“I made them,” she said, looking thoroughly pleased with herself. I turned the cupcake around in my hand. There was no way a high school girl made that.

“You didn’t. It’s too good.”

“I really like baking,” she said softly. “I find it relaxing.”

“You seriously made this?” I asked. She nodded seriously. “Can I, like, adopt you or something? I need this in my life every day.”

“I always make more than I can eat. If you’d like, I’d be happy to bring extra for you whenever I have any.”

Was she serious? She was, wasn’t she? I felt like I’d just won the lottery.

“You would be my favourite person ever if you did that,” I told her. “But, I’d definitely need to do something for you, too.”

“Something for me? Like what?”

Nothing. I had nothing. What could I possibly offer this girl?

“I dunno. Let me buy you lunch on the weekend?” It was literally the only thing I could think of.

“Wow, you really like sweet stuff, huh?”

Actually, I just want to spend more time with you. Yeah, like I could say that to her. Way too embarrassing.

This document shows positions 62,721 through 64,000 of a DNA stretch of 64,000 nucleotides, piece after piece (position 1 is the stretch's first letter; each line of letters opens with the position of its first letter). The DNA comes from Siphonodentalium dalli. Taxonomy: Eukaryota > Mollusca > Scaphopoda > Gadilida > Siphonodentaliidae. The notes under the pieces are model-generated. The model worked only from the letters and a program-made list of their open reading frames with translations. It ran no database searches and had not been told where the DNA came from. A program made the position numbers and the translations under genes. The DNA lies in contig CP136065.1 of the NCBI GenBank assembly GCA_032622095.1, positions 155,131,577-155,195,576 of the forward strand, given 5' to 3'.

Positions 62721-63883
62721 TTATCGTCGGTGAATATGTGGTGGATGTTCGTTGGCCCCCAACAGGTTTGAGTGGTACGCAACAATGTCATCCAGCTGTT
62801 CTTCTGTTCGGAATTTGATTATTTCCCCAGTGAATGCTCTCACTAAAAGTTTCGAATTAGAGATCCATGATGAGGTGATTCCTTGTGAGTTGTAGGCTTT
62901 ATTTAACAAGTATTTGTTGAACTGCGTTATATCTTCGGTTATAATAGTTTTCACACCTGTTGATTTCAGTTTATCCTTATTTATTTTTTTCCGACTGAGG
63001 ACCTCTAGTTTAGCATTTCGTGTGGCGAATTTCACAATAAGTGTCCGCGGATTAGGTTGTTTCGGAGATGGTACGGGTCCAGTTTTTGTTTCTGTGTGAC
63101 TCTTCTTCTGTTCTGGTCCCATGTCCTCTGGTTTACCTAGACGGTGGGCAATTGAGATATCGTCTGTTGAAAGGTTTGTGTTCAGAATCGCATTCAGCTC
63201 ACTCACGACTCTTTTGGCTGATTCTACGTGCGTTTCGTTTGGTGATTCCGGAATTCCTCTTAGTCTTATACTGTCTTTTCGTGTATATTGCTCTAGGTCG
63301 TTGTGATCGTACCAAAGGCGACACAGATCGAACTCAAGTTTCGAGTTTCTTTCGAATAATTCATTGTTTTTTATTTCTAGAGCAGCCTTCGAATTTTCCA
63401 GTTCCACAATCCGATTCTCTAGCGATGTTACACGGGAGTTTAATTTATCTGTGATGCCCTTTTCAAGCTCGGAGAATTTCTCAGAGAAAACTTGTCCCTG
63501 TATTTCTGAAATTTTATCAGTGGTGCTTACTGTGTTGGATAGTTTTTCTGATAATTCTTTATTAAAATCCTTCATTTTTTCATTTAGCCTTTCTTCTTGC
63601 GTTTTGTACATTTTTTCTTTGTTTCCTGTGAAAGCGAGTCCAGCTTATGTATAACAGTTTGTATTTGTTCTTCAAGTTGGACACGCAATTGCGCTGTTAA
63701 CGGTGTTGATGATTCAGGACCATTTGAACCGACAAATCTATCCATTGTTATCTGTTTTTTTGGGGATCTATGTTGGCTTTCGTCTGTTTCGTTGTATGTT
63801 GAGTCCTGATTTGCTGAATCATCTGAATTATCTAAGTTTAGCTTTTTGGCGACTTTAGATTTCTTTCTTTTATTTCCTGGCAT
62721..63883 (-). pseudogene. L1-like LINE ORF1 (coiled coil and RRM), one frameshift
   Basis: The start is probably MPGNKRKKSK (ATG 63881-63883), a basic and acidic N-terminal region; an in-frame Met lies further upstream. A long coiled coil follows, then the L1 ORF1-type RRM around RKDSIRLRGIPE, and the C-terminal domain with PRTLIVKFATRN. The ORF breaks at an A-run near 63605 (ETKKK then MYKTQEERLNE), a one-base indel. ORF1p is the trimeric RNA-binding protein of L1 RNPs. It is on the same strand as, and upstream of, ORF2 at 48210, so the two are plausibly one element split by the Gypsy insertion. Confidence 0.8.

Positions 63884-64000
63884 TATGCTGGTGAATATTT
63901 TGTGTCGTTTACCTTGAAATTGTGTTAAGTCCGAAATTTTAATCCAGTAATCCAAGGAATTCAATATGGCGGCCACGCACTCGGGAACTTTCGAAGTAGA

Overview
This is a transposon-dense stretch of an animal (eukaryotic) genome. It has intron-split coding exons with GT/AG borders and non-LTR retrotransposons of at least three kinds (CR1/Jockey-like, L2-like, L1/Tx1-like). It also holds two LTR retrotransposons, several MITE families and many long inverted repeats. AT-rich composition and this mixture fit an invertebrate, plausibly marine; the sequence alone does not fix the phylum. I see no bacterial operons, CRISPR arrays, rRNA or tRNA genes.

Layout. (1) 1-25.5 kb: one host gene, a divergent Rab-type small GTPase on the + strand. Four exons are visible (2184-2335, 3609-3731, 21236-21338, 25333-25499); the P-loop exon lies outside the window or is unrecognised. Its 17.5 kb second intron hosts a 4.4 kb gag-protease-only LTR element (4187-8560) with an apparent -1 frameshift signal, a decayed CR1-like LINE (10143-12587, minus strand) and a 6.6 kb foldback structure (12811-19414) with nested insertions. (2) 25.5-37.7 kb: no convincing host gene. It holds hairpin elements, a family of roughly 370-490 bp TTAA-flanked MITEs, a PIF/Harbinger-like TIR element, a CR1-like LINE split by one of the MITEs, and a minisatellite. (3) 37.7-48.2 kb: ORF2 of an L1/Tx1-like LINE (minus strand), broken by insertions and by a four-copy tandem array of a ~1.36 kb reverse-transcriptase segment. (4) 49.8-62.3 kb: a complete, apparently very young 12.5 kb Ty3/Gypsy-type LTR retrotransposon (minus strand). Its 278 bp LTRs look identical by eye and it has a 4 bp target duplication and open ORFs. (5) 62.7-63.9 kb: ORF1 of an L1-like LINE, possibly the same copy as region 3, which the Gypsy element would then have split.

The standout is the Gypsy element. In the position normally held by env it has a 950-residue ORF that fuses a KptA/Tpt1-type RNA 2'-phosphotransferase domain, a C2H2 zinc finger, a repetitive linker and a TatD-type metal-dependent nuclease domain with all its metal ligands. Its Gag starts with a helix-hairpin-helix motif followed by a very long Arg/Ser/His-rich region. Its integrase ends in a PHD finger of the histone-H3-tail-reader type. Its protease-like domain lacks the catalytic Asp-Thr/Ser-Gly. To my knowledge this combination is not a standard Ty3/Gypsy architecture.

“Hey, I’m a girl who knows what she likes. So, do we have a deal?” I offered out my hand to her, just as she’d done to me.

“Okay,” she said, taking my hand. Once again, I was jealous of how soft her skin was.

“So, shall we start this weekend?”

“I have work until one on Sunday,” she said. “How about after that?”

“Oh, you have a job? What do you do?”

It shouldn’t have surprised me to hear that she had a job. She did seem like the quiet, reliable sort. Even still, I hadn’t been expecting it.

“I sell tea,” she said.

“I can totally picture that!” I told her. “Okay, so I’ll meet you after work on Sunday, and I’ll buy you lunch.”

“And I’ll keep bringing you stuff that I bake.”

We smiled at each other, her expression just as eager as I felt. I had a good feeling about everything, and I was very much looking forward to getting to know her better.


Sunday couldn’t come fast enough, as far as I was concerned. It was strange; I hardly knew Annie, and I generally wasn’t particularly desperate for friendship, but I couldn’t get her out of my head.

Finally, Sunday came, and the whole way through my shift I was practically buzzing with excitement. I kept checking the clock every few minutes, constantly disappointed that more time hadn’t passed.

“Excuse me, miss,” a voice behind me said. “Can I get your help with something?”

I turned around to find Annie standing behind me, a coy smile on her face, hands clasped innocently behind her back. I could feel my cheeks flushing just by looking at her.

She was wearing a pair of the shortest shorts I’d ever seen, a tight novelty t-shirt, long striped socks and a pair of flats with a bow and skull on them. It was also my first time seeing her wearing makeup, and she looked like a model.